Yes. This is another element that casts Richard in a negative light that's left out of the movie. The real Richard Williams admits that his training methods were often severe, so much so that gang members who were watching attempted to intervene. One thing Richard did was hang signs around the Compton tennis court that read things like, "Venus, when you fail, you fail alone." We see similar but less harsh signs hanging around the court in the movie. He did hang the sign that read, "When you fail to plan, you plan to fail," which was his motto.
When Richard was being verbally harsh on his daughters, the gang members tried to step in. "When (they) came to me and said, 'You can't talk to Venus in that way.' ... I said, 'Watch out. I'm going to do what I want to do,'" he told CNN.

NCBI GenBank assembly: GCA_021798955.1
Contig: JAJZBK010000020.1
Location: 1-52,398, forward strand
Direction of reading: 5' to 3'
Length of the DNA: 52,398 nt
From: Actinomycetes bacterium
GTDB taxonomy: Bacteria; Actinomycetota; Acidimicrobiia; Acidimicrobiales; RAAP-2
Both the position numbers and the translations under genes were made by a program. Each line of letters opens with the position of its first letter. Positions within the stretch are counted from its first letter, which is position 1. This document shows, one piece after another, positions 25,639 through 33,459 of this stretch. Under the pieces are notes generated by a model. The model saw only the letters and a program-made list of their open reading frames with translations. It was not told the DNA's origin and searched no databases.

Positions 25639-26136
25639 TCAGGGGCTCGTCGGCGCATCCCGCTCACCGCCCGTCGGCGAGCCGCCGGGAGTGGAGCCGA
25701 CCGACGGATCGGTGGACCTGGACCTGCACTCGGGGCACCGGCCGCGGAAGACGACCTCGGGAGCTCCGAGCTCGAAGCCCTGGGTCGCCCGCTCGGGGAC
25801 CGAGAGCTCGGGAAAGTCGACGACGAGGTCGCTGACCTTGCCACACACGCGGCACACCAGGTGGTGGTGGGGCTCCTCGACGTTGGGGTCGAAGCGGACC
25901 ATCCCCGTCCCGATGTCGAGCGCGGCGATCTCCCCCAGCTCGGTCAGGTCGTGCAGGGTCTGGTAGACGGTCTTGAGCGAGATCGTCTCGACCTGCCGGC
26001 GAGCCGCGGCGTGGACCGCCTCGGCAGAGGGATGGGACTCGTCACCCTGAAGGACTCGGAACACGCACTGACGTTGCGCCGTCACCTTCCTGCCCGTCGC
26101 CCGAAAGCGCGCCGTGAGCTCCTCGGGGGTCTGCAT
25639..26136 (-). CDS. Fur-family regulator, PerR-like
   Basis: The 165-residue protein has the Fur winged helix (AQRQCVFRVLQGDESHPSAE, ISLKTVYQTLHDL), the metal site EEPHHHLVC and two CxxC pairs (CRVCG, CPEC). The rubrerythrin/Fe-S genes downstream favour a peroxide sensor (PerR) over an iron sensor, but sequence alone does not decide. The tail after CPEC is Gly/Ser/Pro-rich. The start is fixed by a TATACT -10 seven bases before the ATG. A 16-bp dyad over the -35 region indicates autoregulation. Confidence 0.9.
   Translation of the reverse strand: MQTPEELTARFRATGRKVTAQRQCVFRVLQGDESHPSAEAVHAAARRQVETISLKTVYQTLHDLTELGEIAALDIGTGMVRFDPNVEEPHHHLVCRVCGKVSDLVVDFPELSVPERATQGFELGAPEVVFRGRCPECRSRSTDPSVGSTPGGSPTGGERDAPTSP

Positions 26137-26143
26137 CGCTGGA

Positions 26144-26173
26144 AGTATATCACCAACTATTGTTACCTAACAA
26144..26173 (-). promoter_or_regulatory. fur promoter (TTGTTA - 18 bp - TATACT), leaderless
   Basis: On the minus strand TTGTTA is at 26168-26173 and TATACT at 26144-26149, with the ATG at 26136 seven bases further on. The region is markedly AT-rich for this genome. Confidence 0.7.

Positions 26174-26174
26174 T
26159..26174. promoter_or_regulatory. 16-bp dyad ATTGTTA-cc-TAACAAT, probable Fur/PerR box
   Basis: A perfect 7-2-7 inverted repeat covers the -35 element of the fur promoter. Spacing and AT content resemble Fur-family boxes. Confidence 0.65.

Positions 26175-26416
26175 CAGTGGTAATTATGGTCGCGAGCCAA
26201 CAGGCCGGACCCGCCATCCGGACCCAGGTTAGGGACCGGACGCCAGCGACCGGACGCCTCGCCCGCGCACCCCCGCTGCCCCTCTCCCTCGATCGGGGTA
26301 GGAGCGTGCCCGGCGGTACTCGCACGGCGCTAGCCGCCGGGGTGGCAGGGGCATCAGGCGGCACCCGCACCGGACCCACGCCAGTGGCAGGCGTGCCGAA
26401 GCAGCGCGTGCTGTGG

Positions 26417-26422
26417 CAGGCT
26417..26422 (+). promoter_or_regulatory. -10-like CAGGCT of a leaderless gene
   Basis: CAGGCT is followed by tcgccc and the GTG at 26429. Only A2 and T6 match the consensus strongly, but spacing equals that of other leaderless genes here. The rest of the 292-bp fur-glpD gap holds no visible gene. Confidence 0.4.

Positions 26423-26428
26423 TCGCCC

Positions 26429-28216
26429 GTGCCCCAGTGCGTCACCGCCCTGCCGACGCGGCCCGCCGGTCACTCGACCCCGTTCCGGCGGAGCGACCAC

In the film, a neighbor believes that Richard Williams is being abusive toward his children and calls the police. They arrive at the Williams home with Child Protective Services and question why Richard is so hard on the kids. In researching how true is King Richard, we learned that this scene comes almost directly from Richard Williams' memoir. In real life, some of the neighbors became concerned that Richard and Brandy were making the girls study too much and practice tennis for too long. "Someone even called the police on me for abusing my kids," Richard said. The police showed up and, much like in the movie, Richard explained to them that he was hard on his girls because he didn't want them to "be swept into a culture of drugs and bad people."
Yes. As stated earlier, the Williams family left Compton in the early 1990s so that Venus and Serena could attend Rick Macci's tennis school in Florida. Macci is portrayed by Jon Bernthal in the King Richard movie.